Compact digital substation in Italy bring renewables to the grid. Courtesy of Hitachi Energy.

Digital Substations: Intelligence Where It’s Needed

March 21, 2024
Technology is proving to be a fountain of youth for aging power grid assets.

When it comes to trending technologies it’s pretty hard to beat what is going on with digital substations. This technology is providing modernization across the board when it comes to substations. From new substation facilities to antiquated conventional substations they’re all benefiting. It helps that the technology saves money and increases the efficiency of our substations. It also improves personnel safety and increases cybersecurity along with reducing maintenance outages while keeping the equipment healthy and many other budget friendly considerations.

For years the electrical substation has been thought of as the hub or the heart of the power grid, but there has always been something missing — intelligence. It’s been a vulnerable point. There is very little feedback on what is taking place in conventional substations, except when personnel are sent to the facility. Digital substation technology has proven to be the answer. It places intelligence exactly where it’s needed — at the hub of the power interactions. By digitalizing the substation, it’s becoming the brain of the power grid, but it’s been a slow process.

Digitalization began in the control building by replacing the old-school analog control and protection systems with digital processors. Then it moved into the yard by integrating sensors, intelligent electronic devices (IEDs), and other digital technologies directly into the substation’s outdoor equipment. It wasn’t long until manufacturers developed a digitalization strategy for the entire substation, but there was a problem, those early platforms were proprietary systems.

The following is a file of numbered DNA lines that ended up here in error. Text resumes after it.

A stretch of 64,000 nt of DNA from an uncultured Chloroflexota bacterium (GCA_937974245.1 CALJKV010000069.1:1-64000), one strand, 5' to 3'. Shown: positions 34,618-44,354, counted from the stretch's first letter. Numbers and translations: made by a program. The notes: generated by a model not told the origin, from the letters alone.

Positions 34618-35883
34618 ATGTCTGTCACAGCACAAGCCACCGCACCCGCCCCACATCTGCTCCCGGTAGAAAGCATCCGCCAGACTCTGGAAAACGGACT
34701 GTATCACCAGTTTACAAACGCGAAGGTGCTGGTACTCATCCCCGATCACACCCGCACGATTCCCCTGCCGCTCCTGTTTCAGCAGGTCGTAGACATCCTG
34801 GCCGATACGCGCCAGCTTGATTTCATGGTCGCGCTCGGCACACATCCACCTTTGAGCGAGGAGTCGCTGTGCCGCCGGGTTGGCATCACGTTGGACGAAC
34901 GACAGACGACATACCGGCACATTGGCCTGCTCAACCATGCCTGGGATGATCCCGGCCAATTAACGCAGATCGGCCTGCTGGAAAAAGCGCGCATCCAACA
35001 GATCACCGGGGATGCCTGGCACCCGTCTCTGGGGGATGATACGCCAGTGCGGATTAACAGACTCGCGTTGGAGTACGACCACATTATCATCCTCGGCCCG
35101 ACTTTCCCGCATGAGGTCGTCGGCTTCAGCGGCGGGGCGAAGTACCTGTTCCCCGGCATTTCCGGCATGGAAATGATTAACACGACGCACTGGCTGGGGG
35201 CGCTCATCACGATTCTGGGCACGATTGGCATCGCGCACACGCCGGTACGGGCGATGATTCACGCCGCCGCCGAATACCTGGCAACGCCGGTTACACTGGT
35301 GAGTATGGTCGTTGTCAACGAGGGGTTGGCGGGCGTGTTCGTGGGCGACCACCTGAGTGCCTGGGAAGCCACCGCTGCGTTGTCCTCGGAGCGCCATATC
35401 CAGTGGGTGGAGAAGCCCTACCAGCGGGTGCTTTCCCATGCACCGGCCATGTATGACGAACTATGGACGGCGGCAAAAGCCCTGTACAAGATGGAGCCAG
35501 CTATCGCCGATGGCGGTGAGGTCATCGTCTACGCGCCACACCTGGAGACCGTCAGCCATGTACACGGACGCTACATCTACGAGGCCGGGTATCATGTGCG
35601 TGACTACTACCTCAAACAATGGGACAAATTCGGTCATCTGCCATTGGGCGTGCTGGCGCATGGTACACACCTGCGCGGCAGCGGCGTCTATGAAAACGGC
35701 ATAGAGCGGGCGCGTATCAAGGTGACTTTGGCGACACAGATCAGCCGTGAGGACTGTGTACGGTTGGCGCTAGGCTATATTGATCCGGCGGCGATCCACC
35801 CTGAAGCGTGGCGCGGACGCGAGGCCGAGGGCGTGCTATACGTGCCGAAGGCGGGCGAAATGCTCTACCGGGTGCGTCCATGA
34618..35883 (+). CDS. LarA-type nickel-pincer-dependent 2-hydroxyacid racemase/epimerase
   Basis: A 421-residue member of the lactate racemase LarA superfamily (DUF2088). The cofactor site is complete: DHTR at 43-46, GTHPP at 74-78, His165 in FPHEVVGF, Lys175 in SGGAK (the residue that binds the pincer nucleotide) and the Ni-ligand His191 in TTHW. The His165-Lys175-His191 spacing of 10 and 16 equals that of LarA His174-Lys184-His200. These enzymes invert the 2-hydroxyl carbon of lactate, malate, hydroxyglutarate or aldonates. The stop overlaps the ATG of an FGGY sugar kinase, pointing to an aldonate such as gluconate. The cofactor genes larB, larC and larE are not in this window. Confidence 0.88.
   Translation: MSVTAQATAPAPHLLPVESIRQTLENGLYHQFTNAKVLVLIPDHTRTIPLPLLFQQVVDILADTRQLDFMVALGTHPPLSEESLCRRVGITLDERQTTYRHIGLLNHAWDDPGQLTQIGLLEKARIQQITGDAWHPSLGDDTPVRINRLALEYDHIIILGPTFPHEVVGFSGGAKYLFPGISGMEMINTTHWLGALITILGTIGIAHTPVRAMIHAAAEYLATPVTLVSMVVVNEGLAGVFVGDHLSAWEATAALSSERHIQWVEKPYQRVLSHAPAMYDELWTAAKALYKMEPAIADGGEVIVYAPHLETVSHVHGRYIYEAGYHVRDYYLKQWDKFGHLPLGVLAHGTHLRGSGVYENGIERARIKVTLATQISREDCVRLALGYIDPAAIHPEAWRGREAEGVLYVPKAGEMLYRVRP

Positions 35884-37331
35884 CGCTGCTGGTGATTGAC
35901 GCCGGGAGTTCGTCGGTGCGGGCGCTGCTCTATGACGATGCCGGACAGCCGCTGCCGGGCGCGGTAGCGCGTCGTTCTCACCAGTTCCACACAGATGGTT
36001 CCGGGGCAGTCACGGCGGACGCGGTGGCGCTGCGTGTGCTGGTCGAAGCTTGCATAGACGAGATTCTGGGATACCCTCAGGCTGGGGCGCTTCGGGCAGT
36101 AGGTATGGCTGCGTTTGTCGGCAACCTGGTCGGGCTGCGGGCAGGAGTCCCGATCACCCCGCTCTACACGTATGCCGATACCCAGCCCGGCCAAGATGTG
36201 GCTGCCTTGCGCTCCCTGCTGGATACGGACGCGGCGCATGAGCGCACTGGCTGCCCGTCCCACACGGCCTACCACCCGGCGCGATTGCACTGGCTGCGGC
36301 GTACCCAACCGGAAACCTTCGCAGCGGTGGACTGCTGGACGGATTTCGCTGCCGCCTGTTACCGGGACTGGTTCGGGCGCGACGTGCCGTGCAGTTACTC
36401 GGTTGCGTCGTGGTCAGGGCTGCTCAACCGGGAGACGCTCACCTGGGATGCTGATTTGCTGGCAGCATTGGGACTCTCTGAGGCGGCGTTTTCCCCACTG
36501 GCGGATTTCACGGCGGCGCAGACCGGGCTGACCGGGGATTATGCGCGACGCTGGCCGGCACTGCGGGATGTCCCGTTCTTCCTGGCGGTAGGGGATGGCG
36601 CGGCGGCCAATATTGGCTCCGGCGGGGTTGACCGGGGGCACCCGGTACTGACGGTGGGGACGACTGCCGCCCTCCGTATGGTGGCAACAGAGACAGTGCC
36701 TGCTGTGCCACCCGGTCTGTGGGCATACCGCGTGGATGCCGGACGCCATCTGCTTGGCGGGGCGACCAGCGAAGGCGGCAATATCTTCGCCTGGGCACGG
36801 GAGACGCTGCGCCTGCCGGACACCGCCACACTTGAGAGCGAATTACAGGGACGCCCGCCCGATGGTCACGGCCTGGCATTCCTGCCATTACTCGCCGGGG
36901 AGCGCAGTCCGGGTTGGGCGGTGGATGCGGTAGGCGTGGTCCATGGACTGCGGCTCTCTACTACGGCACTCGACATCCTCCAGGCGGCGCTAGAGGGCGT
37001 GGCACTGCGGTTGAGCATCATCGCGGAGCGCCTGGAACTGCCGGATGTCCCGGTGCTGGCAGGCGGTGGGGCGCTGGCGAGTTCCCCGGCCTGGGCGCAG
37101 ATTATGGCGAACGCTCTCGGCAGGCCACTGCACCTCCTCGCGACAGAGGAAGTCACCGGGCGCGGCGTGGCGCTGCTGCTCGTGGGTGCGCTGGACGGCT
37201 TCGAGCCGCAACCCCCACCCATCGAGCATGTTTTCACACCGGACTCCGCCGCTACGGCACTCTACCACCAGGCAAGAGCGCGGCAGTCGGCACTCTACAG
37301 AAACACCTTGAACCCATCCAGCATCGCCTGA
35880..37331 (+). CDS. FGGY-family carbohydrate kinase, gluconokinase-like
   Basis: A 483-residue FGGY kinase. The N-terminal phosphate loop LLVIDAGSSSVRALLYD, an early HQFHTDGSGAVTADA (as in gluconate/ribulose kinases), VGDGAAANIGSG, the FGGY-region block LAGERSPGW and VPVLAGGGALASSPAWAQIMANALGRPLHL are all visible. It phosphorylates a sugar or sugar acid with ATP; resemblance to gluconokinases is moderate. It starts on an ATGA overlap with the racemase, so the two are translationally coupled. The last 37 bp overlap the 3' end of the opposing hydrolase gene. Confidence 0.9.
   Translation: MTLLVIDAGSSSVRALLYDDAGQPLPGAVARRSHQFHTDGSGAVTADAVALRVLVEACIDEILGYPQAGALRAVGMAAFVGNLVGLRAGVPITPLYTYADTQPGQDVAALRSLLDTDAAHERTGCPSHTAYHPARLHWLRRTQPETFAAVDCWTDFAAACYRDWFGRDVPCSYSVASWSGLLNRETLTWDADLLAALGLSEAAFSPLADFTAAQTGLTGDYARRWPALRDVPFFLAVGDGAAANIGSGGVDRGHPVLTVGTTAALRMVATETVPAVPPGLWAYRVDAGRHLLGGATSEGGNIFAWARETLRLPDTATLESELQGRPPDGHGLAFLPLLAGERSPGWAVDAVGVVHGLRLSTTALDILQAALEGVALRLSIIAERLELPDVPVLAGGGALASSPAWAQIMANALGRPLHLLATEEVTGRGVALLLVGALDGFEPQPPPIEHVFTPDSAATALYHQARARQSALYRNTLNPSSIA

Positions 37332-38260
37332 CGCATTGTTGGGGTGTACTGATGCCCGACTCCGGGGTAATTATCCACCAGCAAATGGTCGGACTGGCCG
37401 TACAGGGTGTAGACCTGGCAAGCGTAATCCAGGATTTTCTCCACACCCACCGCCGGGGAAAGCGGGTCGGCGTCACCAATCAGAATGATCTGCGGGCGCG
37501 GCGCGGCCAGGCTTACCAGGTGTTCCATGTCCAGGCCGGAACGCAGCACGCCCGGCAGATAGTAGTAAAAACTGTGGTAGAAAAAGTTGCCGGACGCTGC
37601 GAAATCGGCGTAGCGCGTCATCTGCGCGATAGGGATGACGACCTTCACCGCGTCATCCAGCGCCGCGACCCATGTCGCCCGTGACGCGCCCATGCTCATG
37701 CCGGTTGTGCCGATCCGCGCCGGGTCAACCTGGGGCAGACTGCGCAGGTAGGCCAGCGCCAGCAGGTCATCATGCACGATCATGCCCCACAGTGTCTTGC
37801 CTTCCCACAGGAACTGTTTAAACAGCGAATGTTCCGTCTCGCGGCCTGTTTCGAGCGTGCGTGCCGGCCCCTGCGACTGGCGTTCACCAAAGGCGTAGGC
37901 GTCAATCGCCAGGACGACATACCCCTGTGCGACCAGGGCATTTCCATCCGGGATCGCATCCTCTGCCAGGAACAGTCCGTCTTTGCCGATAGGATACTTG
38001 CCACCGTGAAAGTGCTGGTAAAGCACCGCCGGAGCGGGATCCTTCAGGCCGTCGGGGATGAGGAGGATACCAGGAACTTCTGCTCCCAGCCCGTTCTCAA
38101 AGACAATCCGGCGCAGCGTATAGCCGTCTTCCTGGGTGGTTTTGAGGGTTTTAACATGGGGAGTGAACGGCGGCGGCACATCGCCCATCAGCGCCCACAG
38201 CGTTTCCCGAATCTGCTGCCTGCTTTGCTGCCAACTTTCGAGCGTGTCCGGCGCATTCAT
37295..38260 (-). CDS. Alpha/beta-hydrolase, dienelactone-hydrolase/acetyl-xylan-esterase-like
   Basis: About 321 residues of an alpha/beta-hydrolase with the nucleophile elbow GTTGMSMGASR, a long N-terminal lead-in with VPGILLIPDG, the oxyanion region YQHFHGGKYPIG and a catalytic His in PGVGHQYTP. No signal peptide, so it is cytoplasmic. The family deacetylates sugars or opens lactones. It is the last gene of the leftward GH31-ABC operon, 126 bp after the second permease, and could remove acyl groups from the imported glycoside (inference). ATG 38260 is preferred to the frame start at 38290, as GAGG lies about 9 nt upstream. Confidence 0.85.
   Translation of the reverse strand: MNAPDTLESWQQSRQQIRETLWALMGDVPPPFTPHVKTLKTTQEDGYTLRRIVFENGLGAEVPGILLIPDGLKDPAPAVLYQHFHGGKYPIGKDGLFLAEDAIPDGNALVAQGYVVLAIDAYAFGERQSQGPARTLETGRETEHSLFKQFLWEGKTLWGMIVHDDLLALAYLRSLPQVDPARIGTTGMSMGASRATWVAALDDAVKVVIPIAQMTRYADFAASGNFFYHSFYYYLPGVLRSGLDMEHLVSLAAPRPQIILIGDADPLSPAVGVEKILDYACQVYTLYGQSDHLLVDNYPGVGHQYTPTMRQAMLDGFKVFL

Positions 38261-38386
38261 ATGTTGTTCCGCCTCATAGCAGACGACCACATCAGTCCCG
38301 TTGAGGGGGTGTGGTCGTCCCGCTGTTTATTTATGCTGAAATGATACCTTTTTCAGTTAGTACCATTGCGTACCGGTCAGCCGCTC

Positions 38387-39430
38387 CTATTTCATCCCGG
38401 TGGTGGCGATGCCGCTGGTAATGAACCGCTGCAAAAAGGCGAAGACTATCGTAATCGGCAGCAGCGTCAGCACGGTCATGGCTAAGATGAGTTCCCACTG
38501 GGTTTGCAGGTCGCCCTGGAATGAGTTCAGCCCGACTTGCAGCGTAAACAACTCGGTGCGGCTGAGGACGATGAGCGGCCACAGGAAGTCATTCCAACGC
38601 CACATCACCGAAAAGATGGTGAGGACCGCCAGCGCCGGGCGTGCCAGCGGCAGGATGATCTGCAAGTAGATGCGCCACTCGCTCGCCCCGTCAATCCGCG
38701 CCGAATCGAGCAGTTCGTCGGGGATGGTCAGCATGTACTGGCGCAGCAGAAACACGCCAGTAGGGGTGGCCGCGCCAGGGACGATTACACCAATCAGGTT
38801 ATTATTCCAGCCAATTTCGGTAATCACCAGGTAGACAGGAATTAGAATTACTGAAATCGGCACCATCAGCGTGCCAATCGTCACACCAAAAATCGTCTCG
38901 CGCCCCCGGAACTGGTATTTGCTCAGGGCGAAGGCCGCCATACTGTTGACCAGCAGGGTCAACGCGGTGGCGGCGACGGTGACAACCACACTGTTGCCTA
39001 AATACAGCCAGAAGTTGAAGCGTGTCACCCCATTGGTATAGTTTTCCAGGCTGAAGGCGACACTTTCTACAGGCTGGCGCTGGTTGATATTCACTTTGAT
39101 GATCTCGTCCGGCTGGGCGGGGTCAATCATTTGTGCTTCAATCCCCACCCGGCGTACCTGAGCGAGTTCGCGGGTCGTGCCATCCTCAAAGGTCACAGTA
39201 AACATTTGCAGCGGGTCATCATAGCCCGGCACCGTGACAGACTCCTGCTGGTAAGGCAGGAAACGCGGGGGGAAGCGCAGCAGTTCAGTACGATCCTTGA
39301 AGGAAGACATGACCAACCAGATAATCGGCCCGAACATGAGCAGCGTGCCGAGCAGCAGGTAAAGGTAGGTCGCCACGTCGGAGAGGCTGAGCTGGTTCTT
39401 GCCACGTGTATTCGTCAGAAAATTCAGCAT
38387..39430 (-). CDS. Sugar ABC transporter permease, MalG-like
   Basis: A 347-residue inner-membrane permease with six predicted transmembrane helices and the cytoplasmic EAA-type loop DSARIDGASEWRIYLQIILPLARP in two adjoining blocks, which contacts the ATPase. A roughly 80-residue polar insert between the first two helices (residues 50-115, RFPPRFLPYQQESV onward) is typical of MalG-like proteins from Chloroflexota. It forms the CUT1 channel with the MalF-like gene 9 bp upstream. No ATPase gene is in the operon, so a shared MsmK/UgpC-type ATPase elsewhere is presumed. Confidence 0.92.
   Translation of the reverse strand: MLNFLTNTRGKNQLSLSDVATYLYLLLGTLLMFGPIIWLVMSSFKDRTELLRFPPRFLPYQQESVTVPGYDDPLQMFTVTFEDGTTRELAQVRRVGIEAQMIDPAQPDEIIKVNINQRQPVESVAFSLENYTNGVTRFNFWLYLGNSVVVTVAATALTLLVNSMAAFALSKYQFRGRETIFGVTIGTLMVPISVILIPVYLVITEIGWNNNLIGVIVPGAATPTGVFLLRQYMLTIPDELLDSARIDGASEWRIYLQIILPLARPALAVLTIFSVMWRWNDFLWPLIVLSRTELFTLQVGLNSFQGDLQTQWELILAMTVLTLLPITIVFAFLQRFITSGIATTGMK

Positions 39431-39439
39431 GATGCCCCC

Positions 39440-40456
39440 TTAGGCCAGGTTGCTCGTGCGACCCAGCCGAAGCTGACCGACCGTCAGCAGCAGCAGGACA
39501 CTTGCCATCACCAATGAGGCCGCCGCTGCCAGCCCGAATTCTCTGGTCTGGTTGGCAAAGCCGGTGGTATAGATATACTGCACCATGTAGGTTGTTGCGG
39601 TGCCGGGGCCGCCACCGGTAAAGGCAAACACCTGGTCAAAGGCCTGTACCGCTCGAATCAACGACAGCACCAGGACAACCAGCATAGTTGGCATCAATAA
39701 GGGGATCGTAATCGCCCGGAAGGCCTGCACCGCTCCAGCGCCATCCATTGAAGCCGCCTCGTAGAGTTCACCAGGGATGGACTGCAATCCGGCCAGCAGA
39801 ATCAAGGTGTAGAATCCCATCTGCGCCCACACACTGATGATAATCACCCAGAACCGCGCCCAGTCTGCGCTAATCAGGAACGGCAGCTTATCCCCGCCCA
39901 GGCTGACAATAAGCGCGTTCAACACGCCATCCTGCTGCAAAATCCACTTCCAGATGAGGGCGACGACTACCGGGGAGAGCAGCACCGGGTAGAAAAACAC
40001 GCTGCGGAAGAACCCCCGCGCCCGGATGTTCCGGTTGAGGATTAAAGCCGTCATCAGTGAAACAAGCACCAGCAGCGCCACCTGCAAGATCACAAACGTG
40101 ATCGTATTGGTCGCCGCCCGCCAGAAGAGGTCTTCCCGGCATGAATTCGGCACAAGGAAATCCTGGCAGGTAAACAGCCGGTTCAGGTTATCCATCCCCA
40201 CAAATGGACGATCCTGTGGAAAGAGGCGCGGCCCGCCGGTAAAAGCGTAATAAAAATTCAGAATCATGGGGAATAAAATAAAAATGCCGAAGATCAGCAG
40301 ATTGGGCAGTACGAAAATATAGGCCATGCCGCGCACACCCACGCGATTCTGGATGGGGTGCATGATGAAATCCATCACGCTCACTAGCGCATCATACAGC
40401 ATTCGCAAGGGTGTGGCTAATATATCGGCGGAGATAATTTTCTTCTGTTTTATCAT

Proprietary devices don’t work with other manufacturer’s equipment and propriety systems have always been an issue for utilities. They want open architecture with plug-and-play practicality. It took a while, but the International Electrotechnical Commission (IEC) addressed the issue with their IEC-61850 standard.  It’s the communication standard for electrical substation automation systems, which defines interoperability between products from multiple suppliers. In a short time, IEC-61850 has matured into a series of protocols addressing areas required for advancing digital substation technologies.

This series of standards includes the primary processes along with secondary and auxiliary equipment in the substation. The  technology is still expanding, and we haven’t reached its full potential. The Business Research Company published its “Digital Substation Global Market Report” in early 2024. It estimated the digital substation market “will grow from US$ 7.3 billion in 2023 to US$ 8.03 billion in 2024 at a compound annual growth rate (CAGR) of 11.7%.” They attribute this growth “to grid decentralizing, electrification of transportation, standardization and interoperability, rapid urbanization and electrification.”  Business Research Company also project that the digital substation technology to grow to US$ 12.51 billion in 2028 at a CAGR of 11.7%.

Upgrade Aging Assets